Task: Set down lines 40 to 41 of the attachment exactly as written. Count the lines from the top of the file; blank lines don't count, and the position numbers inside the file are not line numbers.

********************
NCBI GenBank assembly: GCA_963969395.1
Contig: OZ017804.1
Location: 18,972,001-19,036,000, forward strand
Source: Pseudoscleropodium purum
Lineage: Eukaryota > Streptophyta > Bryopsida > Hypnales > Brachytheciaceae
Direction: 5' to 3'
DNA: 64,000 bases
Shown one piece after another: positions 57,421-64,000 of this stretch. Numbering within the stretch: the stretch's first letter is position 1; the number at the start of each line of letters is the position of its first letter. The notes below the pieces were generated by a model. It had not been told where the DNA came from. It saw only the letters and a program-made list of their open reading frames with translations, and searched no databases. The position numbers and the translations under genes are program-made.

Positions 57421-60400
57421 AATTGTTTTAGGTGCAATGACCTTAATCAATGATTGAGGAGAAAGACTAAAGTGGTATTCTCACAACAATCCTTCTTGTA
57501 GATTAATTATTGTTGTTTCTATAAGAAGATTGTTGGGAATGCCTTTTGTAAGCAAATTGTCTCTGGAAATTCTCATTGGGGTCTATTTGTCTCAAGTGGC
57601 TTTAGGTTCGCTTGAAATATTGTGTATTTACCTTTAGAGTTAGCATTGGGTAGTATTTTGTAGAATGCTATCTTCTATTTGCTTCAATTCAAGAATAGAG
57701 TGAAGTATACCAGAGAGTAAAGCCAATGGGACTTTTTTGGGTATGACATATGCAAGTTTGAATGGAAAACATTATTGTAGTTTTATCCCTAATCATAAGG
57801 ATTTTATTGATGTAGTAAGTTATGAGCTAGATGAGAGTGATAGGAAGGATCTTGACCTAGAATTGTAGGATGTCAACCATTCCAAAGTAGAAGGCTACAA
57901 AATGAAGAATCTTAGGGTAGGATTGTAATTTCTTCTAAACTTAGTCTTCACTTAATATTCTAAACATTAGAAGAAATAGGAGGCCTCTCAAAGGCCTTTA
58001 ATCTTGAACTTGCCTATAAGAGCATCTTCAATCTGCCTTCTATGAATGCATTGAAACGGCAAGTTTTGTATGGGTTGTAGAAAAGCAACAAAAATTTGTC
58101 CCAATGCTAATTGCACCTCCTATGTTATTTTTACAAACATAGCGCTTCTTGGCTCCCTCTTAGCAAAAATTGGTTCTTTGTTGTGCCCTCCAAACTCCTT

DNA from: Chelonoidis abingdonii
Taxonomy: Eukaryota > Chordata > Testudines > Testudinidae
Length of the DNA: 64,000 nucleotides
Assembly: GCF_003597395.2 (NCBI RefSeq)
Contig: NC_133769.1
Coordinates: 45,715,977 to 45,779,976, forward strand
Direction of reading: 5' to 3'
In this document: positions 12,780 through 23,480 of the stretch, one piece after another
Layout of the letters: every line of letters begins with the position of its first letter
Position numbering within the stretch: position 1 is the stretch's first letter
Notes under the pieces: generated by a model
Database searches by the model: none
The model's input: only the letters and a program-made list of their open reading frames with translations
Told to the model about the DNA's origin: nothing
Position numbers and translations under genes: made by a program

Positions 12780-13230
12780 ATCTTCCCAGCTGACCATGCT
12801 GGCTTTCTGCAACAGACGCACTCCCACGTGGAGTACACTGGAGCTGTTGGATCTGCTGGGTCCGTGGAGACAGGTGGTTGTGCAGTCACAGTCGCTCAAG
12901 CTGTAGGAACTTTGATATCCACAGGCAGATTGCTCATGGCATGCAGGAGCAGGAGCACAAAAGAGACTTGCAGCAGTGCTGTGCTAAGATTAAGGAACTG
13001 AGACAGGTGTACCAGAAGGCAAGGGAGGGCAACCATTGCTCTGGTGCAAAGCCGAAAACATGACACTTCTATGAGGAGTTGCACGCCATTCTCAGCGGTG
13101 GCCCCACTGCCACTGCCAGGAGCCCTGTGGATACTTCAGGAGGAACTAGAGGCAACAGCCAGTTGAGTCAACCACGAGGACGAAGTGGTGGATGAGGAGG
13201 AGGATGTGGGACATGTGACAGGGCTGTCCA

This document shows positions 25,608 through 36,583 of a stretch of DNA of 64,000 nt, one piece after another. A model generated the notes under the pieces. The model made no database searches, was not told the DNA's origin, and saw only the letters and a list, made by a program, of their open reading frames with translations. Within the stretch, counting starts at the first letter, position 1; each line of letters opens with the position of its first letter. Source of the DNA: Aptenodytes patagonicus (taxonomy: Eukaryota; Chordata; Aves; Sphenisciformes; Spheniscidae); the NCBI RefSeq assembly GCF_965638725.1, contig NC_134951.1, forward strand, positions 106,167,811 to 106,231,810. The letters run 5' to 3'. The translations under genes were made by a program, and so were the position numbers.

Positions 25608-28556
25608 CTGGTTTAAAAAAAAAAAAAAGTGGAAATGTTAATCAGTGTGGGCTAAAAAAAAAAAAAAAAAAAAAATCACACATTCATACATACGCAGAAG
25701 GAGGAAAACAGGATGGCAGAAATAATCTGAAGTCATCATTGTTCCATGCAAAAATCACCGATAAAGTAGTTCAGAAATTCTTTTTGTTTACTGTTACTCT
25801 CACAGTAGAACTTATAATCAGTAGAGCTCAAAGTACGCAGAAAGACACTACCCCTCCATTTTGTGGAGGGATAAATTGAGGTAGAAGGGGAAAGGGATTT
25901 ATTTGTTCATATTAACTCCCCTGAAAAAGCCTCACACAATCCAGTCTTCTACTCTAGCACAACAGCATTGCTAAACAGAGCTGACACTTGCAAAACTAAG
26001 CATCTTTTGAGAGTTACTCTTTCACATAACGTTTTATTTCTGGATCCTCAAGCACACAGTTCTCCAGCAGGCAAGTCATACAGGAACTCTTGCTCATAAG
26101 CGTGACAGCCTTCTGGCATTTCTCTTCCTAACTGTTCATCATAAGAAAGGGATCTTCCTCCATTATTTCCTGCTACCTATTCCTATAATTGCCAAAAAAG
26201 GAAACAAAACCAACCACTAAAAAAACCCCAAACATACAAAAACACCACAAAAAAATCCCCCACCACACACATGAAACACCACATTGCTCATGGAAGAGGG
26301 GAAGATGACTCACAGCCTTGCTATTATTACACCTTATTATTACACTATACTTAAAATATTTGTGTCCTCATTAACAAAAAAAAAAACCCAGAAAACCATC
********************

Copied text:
This document shows positions 25,608 through 36,583 of a stretch of DNA of 64,000 nt, one piece after another. A model generated the notes under the pieces. The model made no database searches, was not told the DNA's origin, and saw only the letters and a list, made by a program, of their open reading frames with translations. Within the stretch, counting starts at the first letter, position 1; each line of letters opens with the position of its first letter. Source of the DNA: Aptenodytes patagonicus (taxonomy: Eukaryota; Chordata; Aves; Sphenisciformes; Spheniscidae); the NCBI RefSeq assembly GCF_965638725.1, contig NC_134951.1, forward strand, positions 106,167,811 to 106,231,810. The letters run 5' to 3'. The translations under genes were made by a program, and so were the position numbers.

Positions 25608-28556